Please use this identifier to cite or link to this item:
|Type:||Artigo de periódico|
|Title:||Structure and melting of Bi nanocrystals embedded in a B2O3-Na2O glass|
|Abstract:||A composite material consisting of spherical Bi nanoclusters (nanocrystals and/or liquid nanodroplets) embedded in a 28Na(2)O-72B(2)O(3) glass was studied by the wide-angle x-ray scattering (WAXS) and small-angle x-ray scattering (SAXS) techniques over the temperature range in which the Bi crystal-liquid transition occurs. Because of the wide radius distribution of Bi clusters and due to the dependence of the melting temperature on crystal radius, the overall transition occurs over a wide range, from 365 up to 464 K. In this transition range, large Bi nanocrystals coexist with small liquid droplets. A weak contraction in a and c lattice parameters of rhombohedral Bi nanocrystals with respect to the bulk crystal was detected. As expected, the average radius of crystalline Bi clusters, deduced from WAXS data, increases for increasing temperatures over the whole solid-to-liquid transition range. The SAXS spectrum recorded at different temperatures within the transition range is essentially invariant, indicating that the radius distribution of Bi nanoclusters (nanocrystals and nanodroplets) is temperature independent. The volume distribution of Bi nanoclusters is a single-mode function with the radius ranging from about 15 up to 41 Angstrom with a maximum at 28 Angstrom. The integral of Bragg peaks of Bi nanocrystals decreases for increasing temperatures as a consequence of the progressive melting of nanocrystals of increasing size. By combining the results of WAXS and SAXS experiments, we determined the melting temperature of the nanocrystals as a function their radius suppressing unwanted size dispersion effects. Our results clearly indicate a linear dependence of the melting temperature on nanocrystal reciprocal radius, thus confirming previous theoretical predictions.|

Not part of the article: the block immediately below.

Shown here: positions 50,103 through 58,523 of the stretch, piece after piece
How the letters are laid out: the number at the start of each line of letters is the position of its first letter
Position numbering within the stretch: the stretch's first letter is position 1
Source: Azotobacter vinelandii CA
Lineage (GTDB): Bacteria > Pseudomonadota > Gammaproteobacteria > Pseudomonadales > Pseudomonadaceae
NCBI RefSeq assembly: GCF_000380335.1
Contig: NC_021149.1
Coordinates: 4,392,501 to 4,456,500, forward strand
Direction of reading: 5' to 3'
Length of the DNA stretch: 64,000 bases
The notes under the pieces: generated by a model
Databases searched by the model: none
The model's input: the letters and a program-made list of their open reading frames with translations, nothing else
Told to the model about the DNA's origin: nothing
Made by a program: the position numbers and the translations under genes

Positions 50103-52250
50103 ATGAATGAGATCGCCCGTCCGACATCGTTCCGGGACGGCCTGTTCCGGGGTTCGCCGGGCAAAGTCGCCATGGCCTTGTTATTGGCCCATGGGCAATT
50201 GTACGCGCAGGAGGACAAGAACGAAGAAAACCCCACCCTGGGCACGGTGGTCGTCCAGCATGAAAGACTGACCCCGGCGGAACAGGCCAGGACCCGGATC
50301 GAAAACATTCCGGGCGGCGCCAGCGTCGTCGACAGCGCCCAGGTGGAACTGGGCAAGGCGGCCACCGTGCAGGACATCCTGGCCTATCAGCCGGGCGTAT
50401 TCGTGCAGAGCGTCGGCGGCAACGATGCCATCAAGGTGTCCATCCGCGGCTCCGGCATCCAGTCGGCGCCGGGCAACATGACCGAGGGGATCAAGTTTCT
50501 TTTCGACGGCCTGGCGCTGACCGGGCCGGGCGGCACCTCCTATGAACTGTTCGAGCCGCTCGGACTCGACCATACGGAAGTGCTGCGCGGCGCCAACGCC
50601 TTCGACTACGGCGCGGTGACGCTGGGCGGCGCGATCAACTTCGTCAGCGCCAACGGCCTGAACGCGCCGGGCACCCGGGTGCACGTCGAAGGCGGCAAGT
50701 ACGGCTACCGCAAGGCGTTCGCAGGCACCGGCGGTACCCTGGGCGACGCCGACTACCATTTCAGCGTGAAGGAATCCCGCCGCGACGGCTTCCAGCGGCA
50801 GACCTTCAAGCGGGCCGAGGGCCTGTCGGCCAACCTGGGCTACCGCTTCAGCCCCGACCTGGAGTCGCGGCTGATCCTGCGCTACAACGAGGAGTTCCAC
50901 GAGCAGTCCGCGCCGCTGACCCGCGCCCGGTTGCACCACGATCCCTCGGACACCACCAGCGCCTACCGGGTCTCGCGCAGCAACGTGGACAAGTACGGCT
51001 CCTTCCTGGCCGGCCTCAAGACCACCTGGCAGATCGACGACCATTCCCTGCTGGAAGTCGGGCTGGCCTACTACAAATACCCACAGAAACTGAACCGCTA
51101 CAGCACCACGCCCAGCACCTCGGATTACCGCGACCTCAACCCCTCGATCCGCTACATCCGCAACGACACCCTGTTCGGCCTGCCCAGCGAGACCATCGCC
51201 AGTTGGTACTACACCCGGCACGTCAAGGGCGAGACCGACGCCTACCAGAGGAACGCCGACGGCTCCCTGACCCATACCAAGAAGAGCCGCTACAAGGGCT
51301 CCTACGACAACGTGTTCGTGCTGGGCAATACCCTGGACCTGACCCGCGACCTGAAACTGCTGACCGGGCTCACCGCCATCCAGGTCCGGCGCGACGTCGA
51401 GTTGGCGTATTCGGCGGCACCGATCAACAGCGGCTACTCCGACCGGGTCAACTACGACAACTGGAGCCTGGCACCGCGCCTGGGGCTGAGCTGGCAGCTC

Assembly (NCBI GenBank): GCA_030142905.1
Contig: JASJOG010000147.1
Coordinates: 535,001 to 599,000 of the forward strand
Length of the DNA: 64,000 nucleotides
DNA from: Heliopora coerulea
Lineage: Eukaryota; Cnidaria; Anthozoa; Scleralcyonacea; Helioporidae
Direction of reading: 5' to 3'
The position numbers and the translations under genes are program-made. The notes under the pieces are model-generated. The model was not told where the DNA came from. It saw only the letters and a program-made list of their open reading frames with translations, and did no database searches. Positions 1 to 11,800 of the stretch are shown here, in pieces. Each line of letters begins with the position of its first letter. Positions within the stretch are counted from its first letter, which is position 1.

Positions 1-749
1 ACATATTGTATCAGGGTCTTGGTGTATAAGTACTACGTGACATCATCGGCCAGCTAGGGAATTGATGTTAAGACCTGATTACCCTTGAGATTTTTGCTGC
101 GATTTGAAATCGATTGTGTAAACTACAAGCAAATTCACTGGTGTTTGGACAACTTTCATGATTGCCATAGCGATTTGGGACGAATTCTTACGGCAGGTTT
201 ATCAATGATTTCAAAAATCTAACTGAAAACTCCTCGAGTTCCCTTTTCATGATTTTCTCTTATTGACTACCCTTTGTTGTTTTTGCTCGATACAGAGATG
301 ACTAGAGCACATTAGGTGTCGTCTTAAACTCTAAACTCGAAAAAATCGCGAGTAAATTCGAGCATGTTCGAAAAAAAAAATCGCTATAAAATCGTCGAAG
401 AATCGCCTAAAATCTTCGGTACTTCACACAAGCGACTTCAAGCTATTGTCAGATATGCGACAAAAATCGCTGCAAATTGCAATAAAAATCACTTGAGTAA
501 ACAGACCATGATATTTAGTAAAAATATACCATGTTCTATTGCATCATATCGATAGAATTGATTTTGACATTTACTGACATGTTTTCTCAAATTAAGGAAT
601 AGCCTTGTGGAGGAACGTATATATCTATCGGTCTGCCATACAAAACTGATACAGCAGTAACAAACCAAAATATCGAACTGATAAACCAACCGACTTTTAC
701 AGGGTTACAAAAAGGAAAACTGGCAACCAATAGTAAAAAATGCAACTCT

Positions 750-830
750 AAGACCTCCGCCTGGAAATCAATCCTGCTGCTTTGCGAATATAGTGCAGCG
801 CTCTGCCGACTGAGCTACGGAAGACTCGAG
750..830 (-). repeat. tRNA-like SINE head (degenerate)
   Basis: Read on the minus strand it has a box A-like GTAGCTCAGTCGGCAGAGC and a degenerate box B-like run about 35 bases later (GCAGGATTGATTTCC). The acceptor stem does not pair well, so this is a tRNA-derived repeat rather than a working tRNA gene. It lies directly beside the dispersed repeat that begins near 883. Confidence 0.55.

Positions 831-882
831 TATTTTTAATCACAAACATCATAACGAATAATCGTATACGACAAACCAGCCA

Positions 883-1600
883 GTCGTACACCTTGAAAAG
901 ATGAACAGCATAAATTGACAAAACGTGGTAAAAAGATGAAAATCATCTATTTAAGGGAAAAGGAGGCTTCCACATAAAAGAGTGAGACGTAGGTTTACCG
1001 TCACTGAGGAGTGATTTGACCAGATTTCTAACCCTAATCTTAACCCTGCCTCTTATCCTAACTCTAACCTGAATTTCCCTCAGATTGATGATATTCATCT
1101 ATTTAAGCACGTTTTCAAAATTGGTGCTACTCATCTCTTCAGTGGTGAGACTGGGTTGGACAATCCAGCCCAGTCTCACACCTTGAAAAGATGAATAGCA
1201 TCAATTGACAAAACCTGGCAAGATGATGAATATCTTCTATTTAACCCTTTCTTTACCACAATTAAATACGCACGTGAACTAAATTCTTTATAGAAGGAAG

|Editor:||American Physical Soc|
|Citation:||Physical Review B. American Physical Soc, v. 65, n. 13, 2002.|
|Appears in Collections:||Unicamp - Artigos e Outros Documentos|
Items in DSpace are protected by copyright, with all rights reserved, unless otherwise indicated.